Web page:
Long live the Amish! – Off the grid.

It is March 6 2019, a cold morning in Intercourse, Pa. The temperature is 19F and the snow is still deep. There it is! A recently built Amish homestead with the telltale clothesline, but also a small wind turbine and four solar panels to provide

electricity. Contrary to popular opinion the Amish do not shun electricity, they just want to be left unconnected to the “English”, in other words, live off the grid. Their desire to be independent force them to be resourceful and innovative, since they also follow the law of the land whenever possible. So it was, when the farms were mandated to refrigerate the milk before pickup they installed electric coolers. The electricity was generated by diesel generators, so bingo, they could get electricity for their workshops as well, and turn from primitive hand work to fully modern wood workshops, I know, they provided a first class kitchen for our home in Intercourse. They had a problem, federal law mandated headlights on their buggies to be street legal. The propane lights with gas stockings burned well, but were too fragile to last the bumpy buggy rides so they installed car headlights running on car batteries. They had to be charged often, and it became quite expensive, so the Amish in 2003 made the first commercially available LED headlights for their buggies, thereby extending battery life nine-fold for a marine deep-charge lead-acid battery, from six hours to 100 hours.

Even at 120 dollars a piece it made economic sense. How do you charge batteries? This is where the solar panels come in, they are used to charge the batteries. When the sun doesn’t shine the wind may blow, a reasonable backup. Now they have 12 volt electric power. The next step was to wire the house and install 12 V LED lights and provide 12 volt DC or 24 volt AC outlets for small appliances. The lights are done, the appliances are still run the hard way, diesel engines providing compressed air, which run their wells with jet-pumps and in their hand mixers they take out the motor and replace with a compressed air motor. The LED lights beat kerosene lamps any day for efficiency, and even a compressed air driven refrigerator is much more efficient than a kerosene driven refrigerator.

So if the grid goes down for an extended period of time, who is better off? The Amish are far ahead of us in preparation for catastrophes.

https://lenbilen.files.wordpress.com/2013/09/amishpanels.jpg

And the Amish do get together and fellowship for any reason, but mostly for their Sunday services, which are held in the upper room of their workshops, or in the kitchen for the women and the basement for the men. The horse-drawn pew-mobile is in the picture above, to the right. This is a tell-tale sign who has the service next time.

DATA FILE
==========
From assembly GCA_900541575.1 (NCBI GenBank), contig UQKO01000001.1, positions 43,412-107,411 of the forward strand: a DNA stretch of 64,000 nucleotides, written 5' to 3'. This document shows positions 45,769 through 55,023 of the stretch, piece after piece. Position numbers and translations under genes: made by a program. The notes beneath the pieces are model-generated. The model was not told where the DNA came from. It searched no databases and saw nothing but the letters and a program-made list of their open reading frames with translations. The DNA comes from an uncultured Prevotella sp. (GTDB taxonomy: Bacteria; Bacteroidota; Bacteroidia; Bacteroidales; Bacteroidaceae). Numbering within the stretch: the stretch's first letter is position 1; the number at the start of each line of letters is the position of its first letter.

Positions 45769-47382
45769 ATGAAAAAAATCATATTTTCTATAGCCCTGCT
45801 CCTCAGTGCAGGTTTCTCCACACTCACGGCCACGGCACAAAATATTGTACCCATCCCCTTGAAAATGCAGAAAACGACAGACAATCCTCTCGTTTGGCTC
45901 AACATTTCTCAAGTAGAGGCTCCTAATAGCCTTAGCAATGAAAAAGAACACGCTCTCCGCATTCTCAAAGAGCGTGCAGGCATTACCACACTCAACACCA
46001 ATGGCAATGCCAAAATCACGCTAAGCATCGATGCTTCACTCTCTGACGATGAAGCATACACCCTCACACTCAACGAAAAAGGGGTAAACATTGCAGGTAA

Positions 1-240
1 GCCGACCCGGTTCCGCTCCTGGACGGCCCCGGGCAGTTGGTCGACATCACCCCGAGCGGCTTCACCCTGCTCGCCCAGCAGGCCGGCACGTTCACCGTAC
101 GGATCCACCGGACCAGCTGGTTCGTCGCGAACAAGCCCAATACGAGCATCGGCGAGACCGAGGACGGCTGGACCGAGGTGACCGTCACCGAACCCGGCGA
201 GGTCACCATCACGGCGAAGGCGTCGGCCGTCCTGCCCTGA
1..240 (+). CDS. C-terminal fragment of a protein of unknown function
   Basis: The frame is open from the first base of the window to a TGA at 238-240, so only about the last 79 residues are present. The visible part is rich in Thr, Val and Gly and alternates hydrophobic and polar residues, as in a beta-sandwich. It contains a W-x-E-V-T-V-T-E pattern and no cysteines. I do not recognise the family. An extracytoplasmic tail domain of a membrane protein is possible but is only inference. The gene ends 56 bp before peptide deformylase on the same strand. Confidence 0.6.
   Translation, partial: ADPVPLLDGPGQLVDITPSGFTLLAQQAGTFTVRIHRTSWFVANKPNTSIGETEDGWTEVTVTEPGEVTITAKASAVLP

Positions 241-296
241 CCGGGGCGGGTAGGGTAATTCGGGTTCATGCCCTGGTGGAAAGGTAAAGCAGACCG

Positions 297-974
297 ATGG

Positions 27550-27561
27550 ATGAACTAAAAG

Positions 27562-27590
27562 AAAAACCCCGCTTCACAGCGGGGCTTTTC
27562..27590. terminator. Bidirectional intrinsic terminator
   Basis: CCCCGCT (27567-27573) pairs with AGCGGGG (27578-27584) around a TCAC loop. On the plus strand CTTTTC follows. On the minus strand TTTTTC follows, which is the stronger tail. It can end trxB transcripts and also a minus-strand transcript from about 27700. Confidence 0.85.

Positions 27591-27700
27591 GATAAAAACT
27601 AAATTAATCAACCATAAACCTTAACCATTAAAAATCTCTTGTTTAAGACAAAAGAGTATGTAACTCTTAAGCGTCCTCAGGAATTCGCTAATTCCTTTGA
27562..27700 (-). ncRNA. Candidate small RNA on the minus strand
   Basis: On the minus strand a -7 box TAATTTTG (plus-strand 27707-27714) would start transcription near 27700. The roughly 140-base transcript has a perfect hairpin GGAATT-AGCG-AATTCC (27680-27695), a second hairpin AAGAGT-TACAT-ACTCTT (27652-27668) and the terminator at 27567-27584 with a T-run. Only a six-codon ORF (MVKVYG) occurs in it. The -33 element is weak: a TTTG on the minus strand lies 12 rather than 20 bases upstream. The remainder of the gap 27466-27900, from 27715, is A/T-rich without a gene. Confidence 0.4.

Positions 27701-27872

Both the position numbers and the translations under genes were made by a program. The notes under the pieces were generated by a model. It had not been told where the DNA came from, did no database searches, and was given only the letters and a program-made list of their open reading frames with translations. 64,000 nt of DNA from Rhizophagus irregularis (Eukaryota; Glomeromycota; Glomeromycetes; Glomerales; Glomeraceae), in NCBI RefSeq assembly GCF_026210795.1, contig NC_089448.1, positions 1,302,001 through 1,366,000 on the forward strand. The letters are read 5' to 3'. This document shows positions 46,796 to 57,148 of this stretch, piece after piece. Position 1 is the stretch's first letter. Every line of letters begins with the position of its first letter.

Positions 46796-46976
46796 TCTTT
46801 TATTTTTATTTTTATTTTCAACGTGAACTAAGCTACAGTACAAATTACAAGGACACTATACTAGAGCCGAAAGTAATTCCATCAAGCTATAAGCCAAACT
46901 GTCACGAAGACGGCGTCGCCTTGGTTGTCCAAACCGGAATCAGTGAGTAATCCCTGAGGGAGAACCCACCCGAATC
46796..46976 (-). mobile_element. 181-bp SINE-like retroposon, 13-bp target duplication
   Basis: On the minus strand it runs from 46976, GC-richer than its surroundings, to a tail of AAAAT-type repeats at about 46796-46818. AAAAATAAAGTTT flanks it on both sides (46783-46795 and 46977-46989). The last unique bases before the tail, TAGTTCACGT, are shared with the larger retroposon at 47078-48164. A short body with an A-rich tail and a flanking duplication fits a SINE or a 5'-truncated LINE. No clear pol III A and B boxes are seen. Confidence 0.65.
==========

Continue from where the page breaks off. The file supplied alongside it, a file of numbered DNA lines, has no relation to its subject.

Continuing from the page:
Take heart. Take care of your heart.

Being an engineer I have always tried to understand what makes us tick. The heart is a wonderful piece of engineering and it keeps on ticking no matter what, faster when anxious or exercising, then going back to resting pace when the challenge is over. It worked fine for the first 75 years of my life, but then I noticed a gradual change. Well, this is part of normal aging I thought, so I shrugged it off and went on with my life as best I could. One very early morning I woke up with a cold sweat and pain in my chest and both arms, so I stood up and started to walk it off. I burped and burped and after a couple of minutes it went away and I felt a good warmth in my chest and that was it, so I went back to sleep. Checking my stamina later I found it had gone down by at east a factor of two. This fall I had a congestive cold and found that I could not do the trick that always worked before, whenever I found myself short of breath with a slight pain in my chest I hyper ventilated until it went away. That does nor work well in a coughing spell. Anyhow, I decided to wait until my yearly physical checkout. That is when my doctor discovered I had anemia as well. Sudden anemia is usually a sign of internal bleeding, so first I was in for a complete plumbing checkout. But I insisted that I better see a cardiologist asap, and there was a cancellation, so I could go in the day after the colonoscopy. I failed the stress test miserably, and they found blockages. Off to catheterization. It revealed that my Left Anterior Descending artery (yes, that is the so called widowmaker) was more than 90% blocked. But it also revealed that another artery was 100% blocked, and the heart had connected that artery with another artery, it had provided its own bypass. Isn’t it wonderful how God in the 750 Megabyte DNA information provided in every cell He also provided us with a very good repair kit. However,  the widowmaker artery is alone, so when it goes altogether, that’s the end. For me, it was not too late, so they put in a stent, and already when I was wheeled out of the operating room I felt like a new man. (Yes, you are awake during the procedure, they tell you to hold your breath so they can take yet another x-ray as they poke around.) Poking around they found a third, partially blocked artery, but it may be fixed with medication.